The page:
In August 1894, Flemish farmer Adolphe De Brabandere requested authorization to build a brewery in a small village in the south of Western Flanders Bavikhove. Perhaps it was the family's reputation (early documents about the family De Brabandere, dated 1280, show that they were important farmers in South Flanders, which is now part of France) that the town council granted him permission. Like most farmers of his day, Adolphe knew how to brew beer, and did so at his farmhouse, using his brew for the family's consumption. Four generations later, the Bavik Brewery is today as it was then: a family business. Despite the many corporate buy-outs of numerous Belgian breweries some as old as 500 years old the Bavik Brewery is determined to retain their independence. In so doing, they effectively guarantee the quality, character and regional specificity of their various beers. But in their 110 year history, they have not only had to face the prospect of corporate acquisition; the brewerys saga has been fraught with both tumult and good fortune alike.
The first principal brewer was Adolphes son, Joseph De Brabandere. In 1894 the number of smaller breweries in Belgium was already in decline as a result of the hugely popular Pilsner style of beer. This brew, a light colored, bottom-fermented lager, quickly superseded in popularity the local ales (a.k.a. top-fermented beers). The hard working laborers in the many factories of the region liked this new beer for many reasons one of them being cost; it was a very affordable beer. Financial appeal, coupled with the novelty of a new beer style, and the newly industrialized process of producing cheap glasses were all major factors in the success of the Pilsner beer style. For the first time, the average beer drinker could actually see the color of what he was drinking through a glass, rather than having it obscured by a pewter or wooden drinking vessel. A true entrepreneur and wise businessman, Joseph De Brabandere capitalized on this new trend in beer drinking and became the most important Pilsner brewer in his region.
Along with the brewerys Pilsner, a classic dark ale was also developed, and with these two favorite styles, the Bavik Brewery was exceptionally popular. The family business enjoyed its successful standing in the region until 1914, when the German army invaded the region and confiscated the brewery, forcing its closure during World War I. Incredibly, after the turmoil and devastation of the war, Joseph was able to restart the brewery, and benefited from the rebuilding effort of all the cities and villages in the region, many of which had been completely destroyed.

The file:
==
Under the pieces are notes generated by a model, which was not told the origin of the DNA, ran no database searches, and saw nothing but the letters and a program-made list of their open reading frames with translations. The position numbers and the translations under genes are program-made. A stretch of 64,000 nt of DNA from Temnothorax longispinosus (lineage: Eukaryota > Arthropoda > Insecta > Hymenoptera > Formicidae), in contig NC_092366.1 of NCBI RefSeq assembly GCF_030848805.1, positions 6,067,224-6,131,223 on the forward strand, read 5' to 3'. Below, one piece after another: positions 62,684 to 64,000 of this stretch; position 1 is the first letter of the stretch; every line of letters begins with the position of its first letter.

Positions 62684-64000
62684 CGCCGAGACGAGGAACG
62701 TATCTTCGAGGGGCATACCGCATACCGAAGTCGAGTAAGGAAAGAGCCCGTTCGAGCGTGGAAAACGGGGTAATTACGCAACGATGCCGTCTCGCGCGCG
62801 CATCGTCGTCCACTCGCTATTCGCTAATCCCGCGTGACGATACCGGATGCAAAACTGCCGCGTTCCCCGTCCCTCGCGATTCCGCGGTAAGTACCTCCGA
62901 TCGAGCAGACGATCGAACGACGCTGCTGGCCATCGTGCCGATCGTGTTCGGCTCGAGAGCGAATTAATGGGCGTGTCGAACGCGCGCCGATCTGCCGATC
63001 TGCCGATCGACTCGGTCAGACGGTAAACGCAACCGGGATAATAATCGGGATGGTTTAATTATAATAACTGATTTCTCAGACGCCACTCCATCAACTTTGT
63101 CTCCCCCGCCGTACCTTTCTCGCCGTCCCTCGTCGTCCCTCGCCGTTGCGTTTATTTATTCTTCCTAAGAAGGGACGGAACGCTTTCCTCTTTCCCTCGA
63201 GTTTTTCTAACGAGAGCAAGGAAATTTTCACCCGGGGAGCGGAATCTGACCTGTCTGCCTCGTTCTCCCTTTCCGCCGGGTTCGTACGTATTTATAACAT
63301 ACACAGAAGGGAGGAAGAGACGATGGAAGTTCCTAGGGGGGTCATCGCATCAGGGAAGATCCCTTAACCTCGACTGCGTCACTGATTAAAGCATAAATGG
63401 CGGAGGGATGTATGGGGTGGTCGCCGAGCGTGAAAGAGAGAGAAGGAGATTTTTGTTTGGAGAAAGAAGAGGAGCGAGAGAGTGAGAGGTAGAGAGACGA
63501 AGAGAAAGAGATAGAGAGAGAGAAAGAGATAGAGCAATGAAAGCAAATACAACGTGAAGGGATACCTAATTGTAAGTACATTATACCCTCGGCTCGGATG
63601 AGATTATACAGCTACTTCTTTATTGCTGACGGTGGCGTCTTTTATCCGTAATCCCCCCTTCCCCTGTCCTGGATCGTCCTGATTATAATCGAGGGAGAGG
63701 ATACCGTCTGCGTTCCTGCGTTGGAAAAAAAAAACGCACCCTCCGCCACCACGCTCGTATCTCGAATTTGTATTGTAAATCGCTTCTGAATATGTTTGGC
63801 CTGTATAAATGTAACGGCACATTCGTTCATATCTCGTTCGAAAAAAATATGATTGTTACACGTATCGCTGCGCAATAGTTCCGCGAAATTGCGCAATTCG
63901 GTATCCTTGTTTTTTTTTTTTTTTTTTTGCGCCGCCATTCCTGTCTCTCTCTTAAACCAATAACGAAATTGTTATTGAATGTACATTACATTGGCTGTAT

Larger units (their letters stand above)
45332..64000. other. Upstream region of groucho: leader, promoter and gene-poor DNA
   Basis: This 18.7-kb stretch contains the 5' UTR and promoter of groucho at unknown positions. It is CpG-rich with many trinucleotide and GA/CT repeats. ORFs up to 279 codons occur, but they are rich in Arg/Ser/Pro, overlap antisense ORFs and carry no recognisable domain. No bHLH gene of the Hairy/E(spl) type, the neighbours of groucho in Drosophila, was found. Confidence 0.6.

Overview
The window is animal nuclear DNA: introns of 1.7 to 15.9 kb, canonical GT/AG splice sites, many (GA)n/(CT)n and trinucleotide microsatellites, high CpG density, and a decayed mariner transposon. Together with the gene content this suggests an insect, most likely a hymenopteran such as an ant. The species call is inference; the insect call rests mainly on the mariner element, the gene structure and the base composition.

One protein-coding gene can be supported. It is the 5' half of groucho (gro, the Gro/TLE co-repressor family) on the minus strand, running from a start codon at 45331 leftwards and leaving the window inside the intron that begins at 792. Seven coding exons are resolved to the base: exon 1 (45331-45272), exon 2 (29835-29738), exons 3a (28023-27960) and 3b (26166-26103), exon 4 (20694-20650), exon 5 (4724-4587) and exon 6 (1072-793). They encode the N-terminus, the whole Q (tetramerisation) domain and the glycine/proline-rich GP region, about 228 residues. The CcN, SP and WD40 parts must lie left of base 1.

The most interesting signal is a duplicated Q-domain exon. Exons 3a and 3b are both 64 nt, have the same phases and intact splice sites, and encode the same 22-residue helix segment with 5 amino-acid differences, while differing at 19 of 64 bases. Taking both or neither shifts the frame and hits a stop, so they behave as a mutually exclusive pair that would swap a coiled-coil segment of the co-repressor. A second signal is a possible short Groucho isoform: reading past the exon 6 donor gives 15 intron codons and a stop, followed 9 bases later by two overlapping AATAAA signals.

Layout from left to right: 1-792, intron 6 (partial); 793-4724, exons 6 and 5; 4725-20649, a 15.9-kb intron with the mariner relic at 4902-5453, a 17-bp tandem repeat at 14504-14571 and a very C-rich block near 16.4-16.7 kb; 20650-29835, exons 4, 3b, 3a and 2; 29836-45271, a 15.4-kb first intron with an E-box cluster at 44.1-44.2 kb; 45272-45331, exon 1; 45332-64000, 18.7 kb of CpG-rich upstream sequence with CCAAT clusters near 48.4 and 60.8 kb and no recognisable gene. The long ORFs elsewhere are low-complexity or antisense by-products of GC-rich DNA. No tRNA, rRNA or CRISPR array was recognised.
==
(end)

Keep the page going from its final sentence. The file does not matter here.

Unfortunately, in 1929 Joseph died at the relatively young age of 54. His wife Gabrielle Vandeghinste, a brewers daughter, assumed management of the brewery until 1950. Under her intendance, the brewery was considerably expanded, and enjoyed yet another period of prosperity. However, with the outbreak of the Second World War, the brewerys fate was again threatened. Miraculously, Vandeghinste was able to convince the Germans to keep the brewery open during World War IIperhaps the German army also enjoyed the brewerys nectars and saw a valid purpose in keeping it operational as a brewery rather than converting it into a part of the war machine.
Eventually, the brewery passed to Joseph and Gabrielle's children, who developed the brewery further through modernization and market expansion. In 1972 all shares of the brewery were held by Albert De Brabandere, son of Joseph and Gabrielle, and father of the current owner and manager Ignace De Brabandere. Today the Bavik Brewery is the largest brewery of West Flanders, brewing over 80,000 barrels of beer per year. It is only within the last 10 years that the brewery began exporting their fine ales and lagers, mainly to France and the Netherlands. Only since 2000 has their beer been available in the states, making it a quite sought after collection of beverages.
For more information about the Bavik Brewery, check out their web site at http://www.bavik.be.